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Posted by Alfred Werner on
tcllib has a CSV package - you can specify sepChar ... http://tcllib.sourceforge.net/
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Posted by Tom Jackson on

You can change your proc to upvar the passed in variable. The 'varName' is the name of the var you want to have the proc set. Here is the body of the proc:

    upvar $varName SplitLine

    if {[eof $fileId]} {
        set return_val -1
        set SplitLine [list]
    } else {
        gets $fileId line
        set SplitLine [split $line $delimiter]
        set return_val [llength $varName]
    }
    return $return_val

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Posted by Torben Brosten on

Thanks Alfred! I should check out the tcllib.

Thanks, Tom! Upvar was one of those strange reserved words, now is a friend =)

proc ec_gets_char_delimited_line {fileId varName {delimiter "\t"} } {
    upvar $varName split_line
    if {[eof $fileId]} {
        set return_val -1
        set split_line [list]
    } else {
        gets $fileId line
        set split_line [split $line $delimiter]
        set return_val [llength $split_line]
    }
    return $return_val
}

translating to ad_proc..

ad_proc ec_gets_char_delimited_line {
    fileId
    varName
    {delimiter "\t"}
} {
    Reads and parses a line of data from a character delimited file 
    similar to ns_getscsv. Defaults to delimit tabs
} {
    upvar $varName split_line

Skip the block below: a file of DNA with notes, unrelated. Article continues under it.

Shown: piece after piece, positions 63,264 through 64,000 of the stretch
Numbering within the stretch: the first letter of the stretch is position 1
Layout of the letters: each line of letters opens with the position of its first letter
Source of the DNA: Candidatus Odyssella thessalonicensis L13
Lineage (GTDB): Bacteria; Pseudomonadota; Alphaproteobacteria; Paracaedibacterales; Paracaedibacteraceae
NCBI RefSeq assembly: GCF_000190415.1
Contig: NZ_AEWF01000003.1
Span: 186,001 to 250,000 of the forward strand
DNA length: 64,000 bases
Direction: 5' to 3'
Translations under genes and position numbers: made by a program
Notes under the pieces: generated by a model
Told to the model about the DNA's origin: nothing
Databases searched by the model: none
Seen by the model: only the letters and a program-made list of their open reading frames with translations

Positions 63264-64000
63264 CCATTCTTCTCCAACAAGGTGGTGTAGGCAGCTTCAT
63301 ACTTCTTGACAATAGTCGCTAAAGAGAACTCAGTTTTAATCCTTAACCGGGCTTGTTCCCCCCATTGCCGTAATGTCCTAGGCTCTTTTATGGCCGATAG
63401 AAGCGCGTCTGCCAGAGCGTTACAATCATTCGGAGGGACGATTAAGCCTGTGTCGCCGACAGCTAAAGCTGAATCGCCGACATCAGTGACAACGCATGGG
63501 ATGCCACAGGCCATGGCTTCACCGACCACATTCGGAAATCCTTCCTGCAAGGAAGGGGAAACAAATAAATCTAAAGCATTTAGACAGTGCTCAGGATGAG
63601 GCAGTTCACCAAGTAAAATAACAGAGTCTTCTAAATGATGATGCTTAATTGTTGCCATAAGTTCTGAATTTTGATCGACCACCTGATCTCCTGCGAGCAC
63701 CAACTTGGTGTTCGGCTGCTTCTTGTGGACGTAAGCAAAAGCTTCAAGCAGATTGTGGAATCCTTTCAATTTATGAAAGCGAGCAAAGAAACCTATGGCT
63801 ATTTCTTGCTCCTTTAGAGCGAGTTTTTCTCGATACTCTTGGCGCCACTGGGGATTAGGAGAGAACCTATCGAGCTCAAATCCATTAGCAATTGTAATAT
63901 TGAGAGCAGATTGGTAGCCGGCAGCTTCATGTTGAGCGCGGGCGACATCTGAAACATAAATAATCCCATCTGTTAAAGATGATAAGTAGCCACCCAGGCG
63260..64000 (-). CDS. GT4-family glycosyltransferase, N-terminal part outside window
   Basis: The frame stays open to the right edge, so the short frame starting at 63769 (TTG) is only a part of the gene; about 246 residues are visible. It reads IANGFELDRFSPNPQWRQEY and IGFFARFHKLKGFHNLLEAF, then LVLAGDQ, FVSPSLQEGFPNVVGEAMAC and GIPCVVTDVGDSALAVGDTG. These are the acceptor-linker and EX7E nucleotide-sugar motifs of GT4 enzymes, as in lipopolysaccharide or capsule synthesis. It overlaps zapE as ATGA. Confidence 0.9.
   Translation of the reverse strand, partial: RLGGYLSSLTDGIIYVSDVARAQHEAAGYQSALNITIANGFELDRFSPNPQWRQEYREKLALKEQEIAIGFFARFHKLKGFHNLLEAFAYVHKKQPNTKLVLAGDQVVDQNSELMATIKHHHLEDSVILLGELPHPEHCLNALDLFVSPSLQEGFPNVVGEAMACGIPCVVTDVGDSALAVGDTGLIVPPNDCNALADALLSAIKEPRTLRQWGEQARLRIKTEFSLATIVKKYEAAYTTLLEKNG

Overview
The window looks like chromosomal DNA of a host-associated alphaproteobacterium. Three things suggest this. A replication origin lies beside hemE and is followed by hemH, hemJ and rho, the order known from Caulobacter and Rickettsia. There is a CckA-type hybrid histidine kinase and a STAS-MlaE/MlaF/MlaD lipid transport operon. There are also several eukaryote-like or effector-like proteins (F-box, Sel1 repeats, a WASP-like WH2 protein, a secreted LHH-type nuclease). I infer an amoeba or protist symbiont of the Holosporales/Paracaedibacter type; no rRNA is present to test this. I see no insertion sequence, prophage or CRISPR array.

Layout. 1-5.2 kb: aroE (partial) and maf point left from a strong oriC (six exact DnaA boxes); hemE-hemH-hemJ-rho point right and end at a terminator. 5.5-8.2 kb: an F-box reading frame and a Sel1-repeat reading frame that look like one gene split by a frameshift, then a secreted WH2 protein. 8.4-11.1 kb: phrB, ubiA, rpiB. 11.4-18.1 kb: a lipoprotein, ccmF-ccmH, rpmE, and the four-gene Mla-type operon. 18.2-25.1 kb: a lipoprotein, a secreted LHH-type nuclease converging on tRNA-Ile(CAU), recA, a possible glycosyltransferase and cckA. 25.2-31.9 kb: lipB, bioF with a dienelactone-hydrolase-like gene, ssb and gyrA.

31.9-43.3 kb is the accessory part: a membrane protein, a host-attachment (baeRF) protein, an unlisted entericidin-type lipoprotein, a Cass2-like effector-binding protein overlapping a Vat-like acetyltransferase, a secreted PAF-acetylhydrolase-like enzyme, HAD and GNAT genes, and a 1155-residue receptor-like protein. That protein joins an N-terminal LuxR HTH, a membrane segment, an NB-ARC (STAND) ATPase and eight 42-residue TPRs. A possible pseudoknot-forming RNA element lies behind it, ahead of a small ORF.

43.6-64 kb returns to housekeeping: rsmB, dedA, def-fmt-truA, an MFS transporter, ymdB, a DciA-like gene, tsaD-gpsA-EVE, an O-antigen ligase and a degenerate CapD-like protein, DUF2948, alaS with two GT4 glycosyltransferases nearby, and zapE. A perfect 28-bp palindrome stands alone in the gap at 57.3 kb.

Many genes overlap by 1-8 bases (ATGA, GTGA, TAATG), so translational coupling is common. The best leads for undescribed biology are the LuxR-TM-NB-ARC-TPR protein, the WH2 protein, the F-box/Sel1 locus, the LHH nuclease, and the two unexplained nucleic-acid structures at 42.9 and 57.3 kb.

if {[eof $fileId]} {
        set return_val -1
        set split_line [list]
    } else {
        gets $fileId line
        set split_line [split $line $delimiter]
        set return_val [llength $split_line]
    }
    return $return_val
}
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Posted by Andrew Piskorski on
Torben, shouldn't parsing more or less any flavor of CSV-like text format be awfully easy in Tcl? Why would you want to use ns_getcsv at all, is it faster and you're worried about performance problems? Or you just thought maybe you could avoid having to write the Tcl code, which you then went ahead and wrote above anyway?
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Posted by Tom Jackson on

Andrew it appears he has a much simpler format than even csv. ns_getcsv more than likely has to parse char by char to maintain state as it stumbles across the special characters that are actually content.

It isn't necessarily difficult, but I doubt it would be faster than ns_getcsv.

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Posted by Torben Brosten on
Hi Andrew,

"shouldn't parsing more or less any flavor of CSV-like text format be awfully easy in Tcl?"

sure. Rhis was more an exercise (for me) of matching the behavior of ns_getcsv.

"Why would you want to use ns_getcsv at all, is it faster and you're worried about performance problems?"

ns_getcsv is default hardcoded in the ecommerce package for uploading products, categories etc.

The csv parser I wrote is not directly applicable to uploading. It is more of a data conversion utility (csv-like to single-character delimiter). It parses csv, tracks the pattern (count and type) of field types parsed per line (warns when the field-type record pattern is different, such as a quoted field where there was no quoted field in previous records), and can provides opportunity for inserting custom procs that covert data.

Hope this answers your question,

Torben